Sunny skies, the sound of loud music and the smell of crawfish wafting through the air made it clear Sunday that it’s festival season in New Orleans.

Of course, so did the line of severe thunderstorms that drove through the area a few hours earlier, fortunately when the crowds were almost all indoors.

With French Quarter Festival clearly winning the spring crap shoot of weather Sunday, crowds packed the riverfront, Jackson Square and much of the French Quarter for the free event's 36th year, with a music lineup including Bonerama, Jeremy Davenport and the Bucktown All-Stars featured across more than a dozen stages around the Quarter.

Brendolyn Dolliole, 70, danced through the crowd Sunday swinging a palm frond near the Tropical Isle Hand Grenade stage on the riverfront, enjoying the day as a blessing following Palm Sunday service at Franklin Avenue Baptist Church.

“It stormed last night, but the Lord cleared it up for us today,” Dolliole said. “Couldn’t ask for nothing better than this.”

Dolliole said she comes to French Quarter Fest every year and tries to make it out to every festival that she can.

Bruce King, who lives in the 7th Ward, tries to do the same.

“Every year since they’ve started here, we’re just out here almost every day,” said King, who attends with his brothers “Buster” King and “Tank” Soniat. “Just to look at the people, see the city come to life — I mean it’s full of life, full of history.”

King said he and his brothers were worried the festival might not have come off as planned Sunday because the rain was so heavy during a brief portion of the overnight hours.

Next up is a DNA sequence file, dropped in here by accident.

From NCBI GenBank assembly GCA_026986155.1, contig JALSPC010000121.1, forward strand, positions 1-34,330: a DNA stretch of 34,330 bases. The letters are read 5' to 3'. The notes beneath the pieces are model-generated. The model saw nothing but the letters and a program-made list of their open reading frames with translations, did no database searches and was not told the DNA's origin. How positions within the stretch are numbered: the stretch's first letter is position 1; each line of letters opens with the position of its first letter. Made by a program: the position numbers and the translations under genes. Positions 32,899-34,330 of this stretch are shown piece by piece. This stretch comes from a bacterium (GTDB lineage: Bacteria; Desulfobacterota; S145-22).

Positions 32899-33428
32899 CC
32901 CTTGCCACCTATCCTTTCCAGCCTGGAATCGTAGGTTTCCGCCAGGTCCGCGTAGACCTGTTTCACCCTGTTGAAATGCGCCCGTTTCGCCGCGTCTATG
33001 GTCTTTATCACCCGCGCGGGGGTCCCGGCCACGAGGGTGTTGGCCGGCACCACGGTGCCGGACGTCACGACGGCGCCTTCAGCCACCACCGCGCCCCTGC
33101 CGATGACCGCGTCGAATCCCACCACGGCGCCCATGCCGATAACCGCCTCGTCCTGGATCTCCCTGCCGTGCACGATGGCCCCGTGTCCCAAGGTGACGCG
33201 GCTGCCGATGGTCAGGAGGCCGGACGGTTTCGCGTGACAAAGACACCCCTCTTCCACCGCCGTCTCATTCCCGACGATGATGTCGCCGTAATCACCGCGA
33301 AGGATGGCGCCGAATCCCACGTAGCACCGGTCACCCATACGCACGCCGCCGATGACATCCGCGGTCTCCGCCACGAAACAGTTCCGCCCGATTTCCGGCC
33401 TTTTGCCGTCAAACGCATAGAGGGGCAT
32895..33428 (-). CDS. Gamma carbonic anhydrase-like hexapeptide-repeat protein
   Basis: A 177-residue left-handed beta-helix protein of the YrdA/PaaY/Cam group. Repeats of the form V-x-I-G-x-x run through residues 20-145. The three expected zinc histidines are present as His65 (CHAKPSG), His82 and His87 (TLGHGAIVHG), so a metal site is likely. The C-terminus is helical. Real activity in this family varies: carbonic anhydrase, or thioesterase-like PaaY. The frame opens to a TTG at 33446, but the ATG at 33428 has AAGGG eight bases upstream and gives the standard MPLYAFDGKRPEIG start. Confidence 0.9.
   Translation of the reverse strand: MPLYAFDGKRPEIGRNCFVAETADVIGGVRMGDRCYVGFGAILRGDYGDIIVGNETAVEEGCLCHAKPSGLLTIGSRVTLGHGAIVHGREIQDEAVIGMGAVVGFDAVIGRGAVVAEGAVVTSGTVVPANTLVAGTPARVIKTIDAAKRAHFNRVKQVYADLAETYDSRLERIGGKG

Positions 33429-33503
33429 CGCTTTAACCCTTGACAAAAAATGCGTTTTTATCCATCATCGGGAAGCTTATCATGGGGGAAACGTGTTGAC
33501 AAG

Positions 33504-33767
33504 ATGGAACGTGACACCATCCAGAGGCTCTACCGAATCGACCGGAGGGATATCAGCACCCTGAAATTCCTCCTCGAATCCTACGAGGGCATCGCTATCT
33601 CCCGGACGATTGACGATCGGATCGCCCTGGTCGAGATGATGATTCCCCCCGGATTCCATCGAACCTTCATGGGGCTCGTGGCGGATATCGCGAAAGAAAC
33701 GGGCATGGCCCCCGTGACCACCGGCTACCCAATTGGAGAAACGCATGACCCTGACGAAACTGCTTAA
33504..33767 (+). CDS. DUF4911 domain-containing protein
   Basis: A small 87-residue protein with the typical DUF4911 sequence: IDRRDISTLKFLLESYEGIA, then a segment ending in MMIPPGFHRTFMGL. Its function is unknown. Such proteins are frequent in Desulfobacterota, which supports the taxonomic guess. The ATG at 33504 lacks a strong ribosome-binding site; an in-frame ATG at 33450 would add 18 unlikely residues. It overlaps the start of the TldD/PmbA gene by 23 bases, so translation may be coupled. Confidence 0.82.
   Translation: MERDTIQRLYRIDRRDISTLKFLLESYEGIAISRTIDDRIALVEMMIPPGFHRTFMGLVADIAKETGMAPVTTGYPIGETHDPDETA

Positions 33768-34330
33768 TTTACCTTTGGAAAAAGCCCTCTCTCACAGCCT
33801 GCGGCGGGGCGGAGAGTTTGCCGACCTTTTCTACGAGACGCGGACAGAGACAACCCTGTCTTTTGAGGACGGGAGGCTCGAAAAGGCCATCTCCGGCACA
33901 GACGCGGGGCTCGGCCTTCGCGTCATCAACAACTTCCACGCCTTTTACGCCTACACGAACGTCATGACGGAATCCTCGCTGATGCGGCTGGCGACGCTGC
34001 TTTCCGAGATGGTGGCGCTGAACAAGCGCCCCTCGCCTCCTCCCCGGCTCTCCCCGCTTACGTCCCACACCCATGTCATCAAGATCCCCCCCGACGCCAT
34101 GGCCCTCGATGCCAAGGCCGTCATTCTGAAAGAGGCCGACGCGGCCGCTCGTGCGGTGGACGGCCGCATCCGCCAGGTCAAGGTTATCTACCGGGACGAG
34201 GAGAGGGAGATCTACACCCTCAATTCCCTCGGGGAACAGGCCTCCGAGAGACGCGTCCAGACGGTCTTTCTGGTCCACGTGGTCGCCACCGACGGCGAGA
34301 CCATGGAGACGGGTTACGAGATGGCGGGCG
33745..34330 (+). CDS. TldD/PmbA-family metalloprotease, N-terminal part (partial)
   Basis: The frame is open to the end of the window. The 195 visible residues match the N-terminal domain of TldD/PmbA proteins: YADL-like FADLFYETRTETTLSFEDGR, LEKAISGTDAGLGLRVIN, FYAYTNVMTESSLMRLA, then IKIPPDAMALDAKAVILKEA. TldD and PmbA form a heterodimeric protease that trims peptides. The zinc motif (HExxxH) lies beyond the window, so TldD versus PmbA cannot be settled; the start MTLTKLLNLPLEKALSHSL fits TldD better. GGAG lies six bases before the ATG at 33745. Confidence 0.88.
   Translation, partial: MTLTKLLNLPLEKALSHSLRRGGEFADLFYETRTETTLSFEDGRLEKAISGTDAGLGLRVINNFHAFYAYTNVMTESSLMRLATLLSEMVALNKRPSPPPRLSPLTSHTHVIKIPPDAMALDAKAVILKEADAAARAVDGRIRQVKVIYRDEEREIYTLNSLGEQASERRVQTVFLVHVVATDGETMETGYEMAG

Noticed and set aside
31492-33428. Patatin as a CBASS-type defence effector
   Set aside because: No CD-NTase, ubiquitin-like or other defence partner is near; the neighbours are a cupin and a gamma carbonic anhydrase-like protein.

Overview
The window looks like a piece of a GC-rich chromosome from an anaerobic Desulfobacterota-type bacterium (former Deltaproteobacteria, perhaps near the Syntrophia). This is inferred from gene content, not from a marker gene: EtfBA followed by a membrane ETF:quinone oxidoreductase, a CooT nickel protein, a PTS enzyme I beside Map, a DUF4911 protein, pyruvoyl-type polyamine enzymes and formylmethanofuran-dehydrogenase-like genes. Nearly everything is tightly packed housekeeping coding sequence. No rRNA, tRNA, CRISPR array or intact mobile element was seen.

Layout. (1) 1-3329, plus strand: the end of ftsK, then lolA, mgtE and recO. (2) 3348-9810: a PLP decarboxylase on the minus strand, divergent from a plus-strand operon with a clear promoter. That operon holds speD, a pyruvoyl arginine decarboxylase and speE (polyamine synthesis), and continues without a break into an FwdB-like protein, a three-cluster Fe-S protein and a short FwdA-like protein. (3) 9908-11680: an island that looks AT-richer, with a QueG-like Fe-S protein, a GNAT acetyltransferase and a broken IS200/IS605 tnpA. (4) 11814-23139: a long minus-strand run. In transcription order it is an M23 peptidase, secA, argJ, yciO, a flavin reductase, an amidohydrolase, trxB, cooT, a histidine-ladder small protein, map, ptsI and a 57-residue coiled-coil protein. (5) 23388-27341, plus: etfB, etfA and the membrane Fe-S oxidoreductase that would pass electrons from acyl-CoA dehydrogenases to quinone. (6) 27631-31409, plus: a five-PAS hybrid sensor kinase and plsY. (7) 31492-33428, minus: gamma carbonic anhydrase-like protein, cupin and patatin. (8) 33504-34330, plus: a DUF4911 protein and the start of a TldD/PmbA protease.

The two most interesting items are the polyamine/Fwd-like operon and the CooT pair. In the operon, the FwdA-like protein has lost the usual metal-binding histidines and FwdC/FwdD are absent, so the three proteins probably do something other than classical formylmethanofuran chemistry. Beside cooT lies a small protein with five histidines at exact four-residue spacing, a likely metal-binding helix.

“I think we’re blessed,” King said of the weather.

It was easy for the Kings and Dolliole to have a good time Sunday, with plenty of music to listen to, food to eat, drinks to consume and crowds to people-watch. Some at the festival were a little less impressed by all that — but there was a tent for them, too.

That tent featured a theme far away from the French Quarter and New Orleans, bringing participants to places like Europe and Africa.

In a “world’s fair” kind of way, at least.

The Chevron Children’s STEM Zone tent had projects for kids themed for each continent, allowing them to build fire-breathing dragons in Asia and lead robotic research in Antarctica.

Marcy Ruello said the tent was the perfect place to bring her children, ages 7 and 4, because while she enjoys the festival, her kids have other ideas of fun. “It’s great, because they needed a little stimulation, I guess,” she said.

Attendance numbers for this year’s festival will likely come out in the next couple of days.

Organizers are hoping to improve on last year’s reported total of 560,000 — lower than normal because the 2018 festival was soundly on the other side of spring weather in Louisiana. All its Saturday events were canceled after the day was washed out.

Attendance in 2017 was reported to be 700,000, a little lower than the record attendance seen in 2016, when organizers said 760,000 people showed up.

Follow Nick Reimann on Twitter, @nicksreimann.